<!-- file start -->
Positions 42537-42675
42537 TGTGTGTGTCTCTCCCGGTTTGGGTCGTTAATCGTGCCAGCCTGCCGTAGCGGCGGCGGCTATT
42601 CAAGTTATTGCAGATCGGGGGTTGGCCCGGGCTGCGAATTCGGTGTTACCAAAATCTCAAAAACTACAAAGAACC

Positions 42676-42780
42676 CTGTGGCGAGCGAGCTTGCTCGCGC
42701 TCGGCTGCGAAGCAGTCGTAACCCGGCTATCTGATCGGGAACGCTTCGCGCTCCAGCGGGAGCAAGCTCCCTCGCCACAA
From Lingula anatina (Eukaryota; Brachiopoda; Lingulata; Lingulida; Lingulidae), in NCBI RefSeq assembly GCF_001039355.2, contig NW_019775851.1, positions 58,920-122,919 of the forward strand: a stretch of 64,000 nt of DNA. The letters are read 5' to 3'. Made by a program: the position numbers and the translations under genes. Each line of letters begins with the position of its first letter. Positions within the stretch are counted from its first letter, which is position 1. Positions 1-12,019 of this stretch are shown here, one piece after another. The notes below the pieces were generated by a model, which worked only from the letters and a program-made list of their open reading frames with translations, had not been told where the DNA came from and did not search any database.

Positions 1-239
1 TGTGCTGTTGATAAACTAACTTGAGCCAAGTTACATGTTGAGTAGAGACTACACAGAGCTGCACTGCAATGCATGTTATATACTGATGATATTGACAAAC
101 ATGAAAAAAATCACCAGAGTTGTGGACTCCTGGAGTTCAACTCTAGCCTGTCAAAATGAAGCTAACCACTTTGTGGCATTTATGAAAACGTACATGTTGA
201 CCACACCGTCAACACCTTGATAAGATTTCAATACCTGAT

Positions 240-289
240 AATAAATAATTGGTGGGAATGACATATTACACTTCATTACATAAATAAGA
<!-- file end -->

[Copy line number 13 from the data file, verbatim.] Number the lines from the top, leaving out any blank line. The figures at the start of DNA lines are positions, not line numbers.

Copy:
240 AATAAATAATTGGTGGGAATGACATATTACACTTCATTACATAAATAAGA